Hey, great news for SETI fans! The latest work on the Drake equation suggests that we can all get our Fox Mulder on:
The current research estimates that there are at least 361 intelligent civilisations in our Galaxy and possibly as many as 38,000.
Awesome! Wait, what?
Even with the higher of the two estimates, however, it is not very likely that contact could be established with alien worlds.
Of course, the Drake Equation is only as good as its input data, and much of that remains wildly speculative. But the above is the result of factoring in the sudden rash of exoplanet discoveries we’ve made in the last few years; according to Centauri Dreams, the little we’ve learned about them means we can simulate the potential parameters of their atmospheres in order to guess how statistically likely they are to harbour the potential for life. Even that’s mostly guesswork, though:
… in biological terms, we are even more up the creek, since we base our thinking on observations of a single biosphere, our own. To keep the number of free parameters to a minimum, Forgan works with “a biological version of the Copernican Principle,” the notion that our Terran biosphere is not special or unique, so that we can think about life on other worlds as sharing many of the same characteristic parameters.
So keep watching the skies, folks! And don’t forget the hypothesis of Futurismic‘s own Mac Tonnies, which suggests that what we think of as extraterrestrials may in fact be something much more local… [image by jimkster]
An 11, 000 year old temple discovered in Turkey suggests an alternative theory of the development of cities and civilizations:
The megaliths predate Stonehenge by some 6,000 years. The place is called Gobekli Tepe, and Schmidt, a German archaeologist who has been working here more than a decade, is convinced it’s the site of the world’s oldest temple.
Scholars have long believed that only after people learned to farm and live in settled communities did they have the time, organization and resources to construct temples and support complicated social structures.
But Schmidt argues it was the other way around: the extensive, coordinated effort to build the monoliths literally laid the groundwork for the development of complex societies.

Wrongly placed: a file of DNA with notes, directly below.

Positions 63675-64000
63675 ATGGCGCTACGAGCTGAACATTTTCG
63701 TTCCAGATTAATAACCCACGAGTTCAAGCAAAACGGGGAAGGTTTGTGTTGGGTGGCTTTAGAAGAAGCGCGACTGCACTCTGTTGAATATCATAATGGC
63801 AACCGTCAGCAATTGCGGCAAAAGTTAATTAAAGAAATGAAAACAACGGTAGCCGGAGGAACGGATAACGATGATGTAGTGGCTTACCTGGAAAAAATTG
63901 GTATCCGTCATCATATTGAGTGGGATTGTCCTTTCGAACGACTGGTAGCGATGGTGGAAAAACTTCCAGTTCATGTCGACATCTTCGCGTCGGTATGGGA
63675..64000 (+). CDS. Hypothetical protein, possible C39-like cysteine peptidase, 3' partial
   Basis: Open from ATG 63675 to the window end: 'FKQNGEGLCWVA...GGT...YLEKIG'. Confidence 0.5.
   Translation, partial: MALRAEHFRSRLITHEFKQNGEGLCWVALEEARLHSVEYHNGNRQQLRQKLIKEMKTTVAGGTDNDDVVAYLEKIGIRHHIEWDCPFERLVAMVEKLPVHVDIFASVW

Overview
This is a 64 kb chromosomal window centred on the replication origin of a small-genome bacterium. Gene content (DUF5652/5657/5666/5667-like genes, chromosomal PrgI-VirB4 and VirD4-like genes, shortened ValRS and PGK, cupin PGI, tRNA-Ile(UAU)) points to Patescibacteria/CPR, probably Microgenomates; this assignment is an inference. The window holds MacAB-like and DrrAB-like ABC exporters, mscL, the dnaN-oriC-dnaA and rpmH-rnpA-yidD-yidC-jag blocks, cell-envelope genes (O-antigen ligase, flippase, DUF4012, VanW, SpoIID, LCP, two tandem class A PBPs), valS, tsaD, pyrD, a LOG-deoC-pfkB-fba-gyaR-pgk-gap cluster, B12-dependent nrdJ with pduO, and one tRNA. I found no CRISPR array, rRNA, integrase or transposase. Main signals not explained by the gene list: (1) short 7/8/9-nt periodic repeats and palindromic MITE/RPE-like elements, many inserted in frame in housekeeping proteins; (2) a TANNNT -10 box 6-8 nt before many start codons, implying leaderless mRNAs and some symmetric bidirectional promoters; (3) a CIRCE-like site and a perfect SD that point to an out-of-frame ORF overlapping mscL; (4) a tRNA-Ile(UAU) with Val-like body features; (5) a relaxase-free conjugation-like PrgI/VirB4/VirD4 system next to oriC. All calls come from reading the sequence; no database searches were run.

Also check out the pictures of the monoliths: haunting millennia-old artwork.
[story here, via Slashdot]
Our sf-nal brothers-in-blog over at SF Signal have managed to score an interview with the occasionally controversial but always entertaining pop-science writer Dr. Michio Kaku.
The SF Signal gang ask Dr. Kaku a bunch of questions (including what he thinks about Mundane SF, believe it or not), but what I found most interesting was his response when asked whether humans stood a chance of becoming a Kardashev Type I civilisation:
“I see evidence of our historic transition from a Type 0 civilization to a Type I civilization. For example:
- English is rapidly emerging as the most likely candidate for a planetary language.
- The internet is an emerging Type I telephone system.
- The EU, NAFTA, etc. are the seeds of a planetary economy.
- A planetary culture is gradually emerging, based on youth culture (e.g. rock and roll, rap), fashion, movies.
But there is also a backlash against this historic transition. Anything this monumental is bound to create a counter force. These are the terrorists (who instinctively dislike a planetary civilization, which is necessarily multicultural, scientific, progressive, and tolerant). Also, we have the forces of chaos and destruction, such as nuclear proliferation and designer germs.”
So rock music is a sign of an advanced civilisation? I feel vindicated! 🙂
More seriously, it seems Dr. Kaku is cautiously optimistic about our progress so far – perhaps uniting in opposition to the “forces of chaos” will crystallise us into a Type I planetary civilisation?
That said, Karl Schroeder isn’t convinced by the Kardashev Scale – it’s inherently homocentric, meaning that what applies to us hairless monkeys is unlikely to apply to any other species. So perhaps we’re trying to classify the unclassifiable?
I love the smell of philosophy in the morning! [image by Shayan]